const ClassToggleFC= () =>{
  const [isClass, setClass] = useState(false);

  const toggle =() => {
       setClass( prevState => !prevState)
        <h1 className={ isClass ? "heading" : ""}> Hiii There </h1>
       <button onClick={toggle}>Toggle</button>


I simply created a Function Component. Inside I take a state and set initial value is false..

I have a button for toggling state..

Whenever we change state rerender component and if state value (isClass) is false h1's className should be "" and if state value (isClass) is true h1's className is "heading"


Even though all of the answers above are quite good, the one that caught my attention is the string interpolation solution. So I'd like to propose a different approach to that using a custom StringBuilder.

Here's the implementation.

class StringBuilder {
  static Builder() {
    class Builder {
      constructor() {
        this.bucket = [];

      append(str) {
        if (str !== null) {
        return this;

      build() {
        return this.bucket.join(' ');
    return new Builder();

Then you would just use it like this within a component.

const Field = (props) => {
  const { label } = props;

  const [hasFocus, setFocus] = useState(false);

  const labelClasses = new StringBuilder.Builder()
    .append(hasFocus ? 'has-focus' : null)

  const turnOnFocus = () => setFocus(true);
  const turnOffFocus = () => setFocus(false);

  return (
    <div onClick={turnOnFocus} onBlur={turnOffFocus} className="form-group">
      <label className={labelClasses}>{label}</label>

In general, if you have more elements that require dynamic CSS classes, you could just instantiate another builder for that particular element. Additionally, if the class appears in more than one element with the same logic, then the solution would be extracting that logic to a method or function.


[UPDATED Apr-21 2022: Adding curly brackets before and after backticks to prevent error]

you can simply use the condition for applying the specific class you want

<div className={`wrapper searchDiv ${this.state.something ? "class that you want" : ""}`}>

if you want to use the class of makeStyle you can use it like

<div className={`wrapper searchDiv ${this.state.something ? classes.specifiedClass : ""}`}>


className={css(styles.mainDiv, 'subContainer')}

This solution is tried and tested in React SPFx.

Also add import statement :

import { css } from 'office-ui-fabric-react/lib/Utilities';


getBadgeClasses() {
    let classes = "badge m-2 ";
    classes += (this.state.count === 0) ? "badge-warning" : "badge-primary";
    return classes;

<span className={this.getBadgeClasses()}>Total Count</span>


You can use this npm package. It handles everything and has options for static and dynamic classes based on a variable or a function.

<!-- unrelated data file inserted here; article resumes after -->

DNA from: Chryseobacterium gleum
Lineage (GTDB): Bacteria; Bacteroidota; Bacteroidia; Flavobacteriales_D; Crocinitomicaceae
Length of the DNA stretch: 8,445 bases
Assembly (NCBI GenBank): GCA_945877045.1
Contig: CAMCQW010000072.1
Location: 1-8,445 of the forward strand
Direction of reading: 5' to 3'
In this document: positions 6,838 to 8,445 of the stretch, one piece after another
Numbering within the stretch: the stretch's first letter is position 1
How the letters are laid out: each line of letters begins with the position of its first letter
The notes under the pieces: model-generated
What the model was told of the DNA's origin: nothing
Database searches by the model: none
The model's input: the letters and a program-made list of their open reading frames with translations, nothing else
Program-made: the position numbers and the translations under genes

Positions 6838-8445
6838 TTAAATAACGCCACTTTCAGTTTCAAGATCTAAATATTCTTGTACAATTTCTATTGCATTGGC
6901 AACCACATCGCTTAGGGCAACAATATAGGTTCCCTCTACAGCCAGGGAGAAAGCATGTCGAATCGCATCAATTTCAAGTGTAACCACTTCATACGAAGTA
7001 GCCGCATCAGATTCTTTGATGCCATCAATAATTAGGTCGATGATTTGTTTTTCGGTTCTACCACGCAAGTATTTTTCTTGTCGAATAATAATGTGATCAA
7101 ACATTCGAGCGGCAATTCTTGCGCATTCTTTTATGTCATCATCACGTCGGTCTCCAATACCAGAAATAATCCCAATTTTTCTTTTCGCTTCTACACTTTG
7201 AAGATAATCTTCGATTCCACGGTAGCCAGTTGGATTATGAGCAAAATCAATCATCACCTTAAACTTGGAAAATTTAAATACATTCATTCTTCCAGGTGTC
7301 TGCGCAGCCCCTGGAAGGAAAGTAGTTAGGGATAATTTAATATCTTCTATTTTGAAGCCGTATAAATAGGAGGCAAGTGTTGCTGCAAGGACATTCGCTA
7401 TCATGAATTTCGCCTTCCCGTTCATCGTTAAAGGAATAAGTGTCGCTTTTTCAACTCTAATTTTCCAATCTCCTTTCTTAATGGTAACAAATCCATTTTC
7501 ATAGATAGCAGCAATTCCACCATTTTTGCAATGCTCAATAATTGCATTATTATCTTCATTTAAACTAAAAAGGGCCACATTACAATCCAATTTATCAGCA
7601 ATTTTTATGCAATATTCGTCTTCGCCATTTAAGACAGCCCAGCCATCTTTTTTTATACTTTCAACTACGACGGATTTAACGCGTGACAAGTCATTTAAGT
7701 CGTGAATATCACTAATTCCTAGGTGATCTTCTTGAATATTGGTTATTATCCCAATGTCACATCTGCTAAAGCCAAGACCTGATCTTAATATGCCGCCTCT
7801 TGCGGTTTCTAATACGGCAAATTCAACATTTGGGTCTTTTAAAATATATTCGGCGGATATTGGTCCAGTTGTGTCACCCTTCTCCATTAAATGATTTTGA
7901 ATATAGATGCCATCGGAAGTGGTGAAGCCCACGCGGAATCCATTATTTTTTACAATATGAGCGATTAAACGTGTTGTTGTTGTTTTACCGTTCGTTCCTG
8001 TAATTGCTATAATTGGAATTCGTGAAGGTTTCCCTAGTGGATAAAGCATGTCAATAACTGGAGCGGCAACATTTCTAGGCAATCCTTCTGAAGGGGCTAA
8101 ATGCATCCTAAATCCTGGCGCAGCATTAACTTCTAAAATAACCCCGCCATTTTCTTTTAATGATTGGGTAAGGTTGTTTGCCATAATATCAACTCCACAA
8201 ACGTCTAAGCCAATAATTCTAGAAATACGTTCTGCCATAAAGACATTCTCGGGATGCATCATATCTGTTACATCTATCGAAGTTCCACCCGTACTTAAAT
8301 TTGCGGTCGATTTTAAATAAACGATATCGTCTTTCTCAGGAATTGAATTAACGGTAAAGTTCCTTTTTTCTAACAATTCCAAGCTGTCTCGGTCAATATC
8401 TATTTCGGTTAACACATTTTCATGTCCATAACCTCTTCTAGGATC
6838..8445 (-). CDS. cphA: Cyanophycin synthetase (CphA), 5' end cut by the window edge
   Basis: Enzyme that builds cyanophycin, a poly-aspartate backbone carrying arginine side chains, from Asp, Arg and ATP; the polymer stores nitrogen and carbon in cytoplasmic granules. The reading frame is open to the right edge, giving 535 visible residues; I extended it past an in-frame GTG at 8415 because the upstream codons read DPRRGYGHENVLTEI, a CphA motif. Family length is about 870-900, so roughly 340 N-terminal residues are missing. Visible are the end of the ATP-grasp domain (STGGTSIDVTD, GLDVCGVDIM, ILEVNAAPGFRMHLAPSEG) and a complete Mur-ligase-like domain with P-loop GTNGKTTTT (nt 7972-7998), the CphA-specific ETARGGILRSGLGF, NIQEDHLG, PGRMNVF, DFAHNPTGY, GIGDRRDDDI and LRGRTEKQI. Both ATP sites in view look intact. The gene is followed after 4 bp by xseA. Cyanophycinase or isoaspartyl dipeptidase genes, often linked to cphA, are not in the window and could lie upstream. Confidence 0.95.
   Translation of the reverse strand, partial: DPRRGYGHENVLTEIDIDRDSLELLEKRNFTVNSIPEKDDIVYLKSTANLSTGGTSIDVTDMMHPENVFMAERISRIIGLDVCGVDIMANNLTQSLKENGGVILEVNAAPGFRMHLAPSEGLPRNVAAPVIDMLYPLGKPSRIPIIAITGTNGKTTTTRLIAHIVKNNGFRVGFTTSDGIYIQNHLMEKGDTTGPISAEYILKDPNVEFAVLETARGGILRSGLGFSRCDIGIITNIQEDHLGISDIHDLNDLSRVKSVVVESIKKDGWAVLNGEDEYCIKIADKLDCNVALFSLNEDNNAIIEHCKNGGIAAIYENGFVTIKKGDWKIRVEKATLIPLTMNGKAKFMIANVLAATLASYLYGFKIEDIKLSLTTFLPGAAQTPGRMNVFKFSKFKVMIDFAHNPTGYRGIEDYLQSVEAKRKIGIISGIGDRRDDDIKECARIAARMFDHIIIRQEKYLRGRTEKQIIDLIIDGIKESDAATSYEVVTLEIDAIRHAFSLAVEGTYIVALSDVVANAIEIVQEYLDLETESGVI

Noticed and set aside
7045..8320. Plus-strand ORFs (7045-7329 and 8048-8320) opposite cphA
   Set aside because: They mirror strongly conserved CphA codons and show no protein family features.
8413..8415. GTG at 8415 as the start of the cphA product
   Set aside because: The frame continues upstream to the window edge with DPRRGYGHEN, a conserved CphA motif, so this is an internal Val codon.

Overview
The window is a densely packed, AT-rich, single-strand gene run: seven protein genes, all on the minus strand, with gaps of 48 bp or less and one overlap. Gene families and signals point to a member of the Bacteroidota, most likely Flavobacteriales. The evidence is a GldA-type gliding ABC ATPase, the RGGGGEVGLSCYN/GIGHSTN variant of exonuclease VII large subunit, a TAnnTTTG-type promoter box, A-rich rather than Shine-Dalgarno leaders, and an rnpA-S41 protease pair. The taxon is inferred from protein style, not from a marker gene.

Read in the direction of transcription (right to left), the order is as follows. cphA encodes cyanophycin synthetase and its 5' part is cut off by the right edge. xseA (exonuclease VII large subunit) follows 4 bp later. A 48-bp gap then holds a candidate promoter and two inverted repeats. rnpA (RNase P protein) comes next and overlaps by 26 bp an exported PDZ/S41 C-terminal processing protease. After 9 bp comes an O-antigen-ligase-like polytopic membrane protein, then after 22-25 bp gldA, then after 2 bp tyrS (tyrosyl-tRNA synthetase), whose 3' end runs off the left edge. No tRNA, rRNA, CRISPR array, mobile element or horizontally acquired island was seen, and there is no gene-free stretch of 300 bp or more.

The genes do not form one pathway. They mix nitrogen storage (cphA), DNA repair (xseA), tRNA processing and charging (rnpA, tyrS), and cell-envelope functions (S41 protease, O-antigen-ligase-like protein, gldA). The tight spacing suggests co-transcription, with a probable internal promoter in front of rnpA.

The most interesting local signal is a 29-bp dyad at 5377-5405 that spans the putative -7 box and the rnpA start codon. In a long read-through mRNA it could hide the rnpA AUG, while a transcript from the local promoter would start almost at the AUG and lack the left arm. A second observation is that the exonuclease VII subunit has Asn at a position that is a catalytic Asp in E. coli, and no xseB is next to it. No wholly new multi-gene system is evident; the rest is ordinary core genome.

// Support for string arguments
getClassNames('class1', 'class2');

// support for Object
getClassNames({class1: true, class2 : false});

// support for all type of data
getClassNames('class1', 'class2', ['class3', 'class4'], { 
    class5 : function() { return false; },
    class6 : function() { return true; }

<div className={getClassNames({class1: true, class2 : false})} />


If you're using css modules this is what worked for me.

const [condition, setCondition] = useState(false);

\\ toggle condition

return (
  <span className={`${styles.always} ${(condition ? styles.sometimes : '')`}>


If you need style names which should appear according to the state condition, I prefer to use this construction:

<div className={'wrapper searchDiv' + (this.state.something === "a" ? " anotherClass" : "")'}>


try this using hooks:

const [dynamicClasses, setDynamicClasses] = React.useState([
    "dynamicClass1", "dynamicClass2"

and add this in className attribute :

<div className=`wrapper searchDiv ${[...dynamicClasses]}`>

to add class :

    const addClass = newClass => {
       setDynamicClasses([...dynamicClasses, newClass])

to delete class :

        const deleteClass= classToDelete => {

           setDynamicClasses(dynamicClasses.filter(class = > {
             class !== classToDelete



Don't think of a solution so complicated.

here is the easiest solution for your problem.

<div className={`wrapper searchDiv ${this.state.something}`}>


Here is the Best Option for Dynamic className , just do some concatenation like we do in Javascript.

        "badge " +
        (this.state.value ? "badge-primary " : "badge-danger ") +
        " m-4"


A simple possible syntax will be:

<div className={`wrapper searchDiv ${this.state.something}`}>


Depending on how many dynamic classes you need to add as your project grows it's probably worth checking out the classnames utility by JedWatson on GitHub. It allows you to represent your conditional classes as an object and returns those that evaluate to true.

So as an example from its React documentation:

render () {

var btnClass = classNames({
  'btn': true,
  'btn-pressed': this.state.isPressed,
  'btn-over': !this.state.isPressed && this.state.isHovered

return <button className={btnClass}>I'm a button!</button>;


Since React triggers a re-render when there is a state change, your dynamic class names are handled naturally and kept up to date with the state of your component.


You can either do this, normal JavaScript:

className={'wrapper searchDiv ' + this.state.something}

or the string template version, with backticks:

className={`wrapper searchDiv ${this.state.something}`}

Both types are of course just JavaScript, but the first pattern is the traditional kind.

Anyway, in JSX, anything enclosed in curly brackets is executed as JavaScript, so you can basically do whatever you want there. But combining JSX strings and curly brackets is a no-go for attributes.

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